|Photo by Aubrey Reuben|
The news was reported simultaneously on Aug. 26 in the Pittsburgh Post-Gazette and the Seattle Post-Intelligencer. Pittsburgh is the writer's birthplace, and Seattle is his adoptive home.
John Breglio, Wilson's longtime legal representative, confirmed the diagnosis.
His condition was discovered on June 14 by doctors at the University of Washington Medical Center in Seattle. They recommended chemoembolization, which the Post-Gazette described as "cancer-fighting drugs injected directly into the tumor," and a liver transplant. However, it turned out that the disease was at too advanced a stage for treatment.
Doctors have given him three to five months to live, the paper reported. Wilson is 60.
“Signature Theatre Company is deeply saddened to hear about August Wilson’s illness and our thoughts and prayers are with him and his family,” said James Houghton, founding artistic director of the Signature in a prepared statement. “We remain fully committed to working with August on crafting a season plan that will celebrate his extraordinary contribution to the American theatre.”
With Radio Golf, now playing at the Center Theatre Group's Mark Taper Forum through Sept. 18, Wilson completed his ten-play cycle, which chronicles the African-American experience in the past century decade by decade. The 1990s-set work involves real estate developers who look to tear down the home of recurring Wilson character Aunt Esther.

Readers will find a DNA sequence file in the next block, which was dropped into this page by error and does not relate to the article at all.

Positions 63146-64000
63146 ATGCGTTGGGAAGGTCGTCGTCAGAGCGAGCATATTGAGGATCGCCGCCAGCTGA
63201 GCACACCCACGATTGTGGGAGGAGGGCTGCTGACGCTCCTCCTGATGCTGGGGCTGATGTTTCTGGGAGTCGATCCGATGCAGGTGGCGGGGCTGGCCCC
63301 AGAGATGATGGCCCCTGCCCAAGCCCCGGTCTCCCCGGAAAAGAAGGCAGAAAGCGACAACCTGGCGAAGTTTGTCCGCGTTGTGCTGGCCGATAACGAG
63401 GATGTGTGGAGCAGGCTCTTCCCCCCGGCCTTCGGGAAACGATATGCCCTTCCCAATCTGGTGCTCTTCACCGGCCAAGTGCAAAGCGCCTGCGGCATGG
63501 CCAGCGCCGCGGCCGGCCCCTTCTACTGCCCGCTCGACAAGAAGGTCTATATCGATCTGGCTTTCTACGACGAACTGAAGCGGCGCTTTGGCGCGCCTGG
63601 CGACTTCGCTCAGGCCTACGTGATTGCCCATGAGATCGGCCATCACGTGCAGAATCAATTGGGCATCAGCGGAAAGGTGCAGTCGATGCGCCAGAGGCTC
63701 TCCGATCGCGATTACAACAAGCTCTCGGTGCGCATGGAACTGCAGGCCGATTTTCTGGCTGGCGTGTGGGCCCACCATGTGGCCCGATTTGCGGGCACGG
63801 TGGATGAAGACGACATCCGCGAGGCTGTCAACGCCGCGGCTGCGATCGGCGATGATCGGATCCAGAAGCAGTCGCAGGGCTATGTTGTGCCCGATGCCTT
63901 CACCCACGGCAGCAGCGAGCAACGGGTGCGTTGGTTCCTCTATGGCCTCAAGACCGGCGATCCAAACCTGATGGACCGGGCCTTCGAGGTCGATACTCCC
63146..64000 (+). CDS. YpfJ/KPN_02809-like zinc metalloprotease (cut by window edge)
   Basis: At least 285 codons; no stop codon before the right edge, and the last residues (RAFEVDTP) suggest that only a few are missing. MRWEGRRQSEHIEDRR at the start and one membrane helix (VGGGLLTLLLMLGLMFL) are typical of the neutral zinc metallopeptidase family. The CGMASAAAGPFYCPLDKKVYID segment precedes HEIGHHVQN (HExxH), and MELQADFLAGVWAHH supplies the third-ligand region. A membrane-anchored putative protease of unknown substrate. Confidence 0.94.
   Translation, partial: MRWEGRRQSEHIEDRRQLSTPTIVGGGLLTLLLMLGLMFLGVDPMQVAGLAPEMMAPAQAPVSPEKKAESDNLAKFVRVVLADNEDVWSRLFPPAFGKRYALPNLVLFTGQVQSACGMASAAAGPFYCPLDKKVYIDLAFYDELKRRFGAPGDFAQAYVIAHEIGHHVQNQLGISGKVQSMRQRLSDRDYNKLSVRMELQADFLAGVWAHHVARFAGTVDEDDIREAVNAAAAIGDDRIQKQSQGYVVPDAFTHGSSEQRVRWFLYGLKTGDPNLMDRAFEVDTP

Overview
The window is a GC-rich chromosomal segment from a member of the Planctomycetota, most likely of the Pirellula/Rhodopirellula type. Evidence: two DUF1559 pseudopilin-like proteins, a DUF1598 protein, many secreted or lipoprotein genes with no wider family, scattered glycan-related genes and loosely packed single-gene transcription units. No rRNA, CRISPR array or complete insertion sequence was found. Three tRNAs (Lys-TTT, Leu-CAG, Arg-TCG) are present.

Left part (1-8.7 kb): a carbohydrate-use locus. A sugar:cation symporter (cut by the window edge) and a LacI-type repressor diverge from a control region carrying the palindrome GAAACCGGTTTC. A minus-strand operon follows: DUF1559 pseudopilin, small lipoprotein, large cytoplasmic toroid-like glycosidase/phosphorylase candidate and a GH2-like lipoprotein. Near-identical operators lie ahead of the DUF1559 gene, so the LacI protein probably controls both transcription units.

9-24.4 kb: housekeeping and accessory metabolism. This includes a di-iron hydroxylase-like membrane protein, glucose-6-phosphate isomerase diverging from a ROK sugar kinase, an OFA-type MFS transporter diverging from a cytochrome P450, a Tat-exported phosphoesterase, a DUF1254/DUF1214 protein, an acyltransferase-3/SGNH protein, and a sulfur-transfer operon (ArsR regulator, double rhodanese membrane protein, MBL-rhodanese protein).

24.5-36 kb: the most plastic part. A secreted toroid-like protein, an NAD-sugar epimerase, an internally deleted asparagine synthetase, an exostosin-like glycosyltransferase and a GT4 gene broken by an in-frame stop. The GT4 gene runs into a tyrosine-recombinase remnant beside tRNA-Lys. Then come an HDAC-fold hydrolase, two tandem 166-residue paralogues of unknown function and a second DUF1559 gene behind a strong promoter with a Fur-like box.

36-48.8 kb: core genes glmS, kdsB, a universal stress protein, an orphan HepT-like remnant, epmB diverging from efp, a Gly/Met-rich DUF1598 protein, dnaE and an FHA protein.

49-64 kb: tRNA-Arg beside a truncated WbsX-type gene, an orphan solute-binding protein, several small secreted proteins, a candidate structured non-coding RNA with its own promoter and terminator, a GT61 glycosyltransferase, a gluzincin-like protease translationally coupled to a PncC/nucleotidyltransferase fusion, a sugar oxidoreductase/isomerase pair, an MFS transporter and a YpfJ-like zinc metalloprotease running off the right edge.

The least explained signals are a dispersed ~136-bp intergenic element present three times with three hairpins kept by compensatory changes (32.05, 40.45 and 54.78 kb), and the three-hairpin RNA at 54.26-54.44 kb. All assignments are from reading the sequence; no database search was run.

The other plays in Wilson's grand undertaking (in order of decade which the drama is set) include Gem of the Ocean, Joe Turner's Come and Gone, Ma Rainey's Black Bottom, The Piano Lesson, Seven Guitars, Fences, Two Trains Running, Jitney and King Hedley II. All have played Broadway, except for Jitney, which was an Off-Broadway hit. All of the Broadway productions were nominated for a Tony Award for Best Plays. Fences won the prize.
Wilson has won two Pulitzer Prizes for Drama, for Fences and The Piano Lesson.
"I'm glad I finished the cycle," Wilson told the Pittsburgh paper.
Wilson's wife, Constanza Romero, told the Seattle Post-Intelligencer that Wilson plans to fight the disease and hopes for recovery. "He's taking it very well, with a lot of strength and determination," she said. The playwright told the Pittsburgh paper, "I've had a blessed life. I'm ready."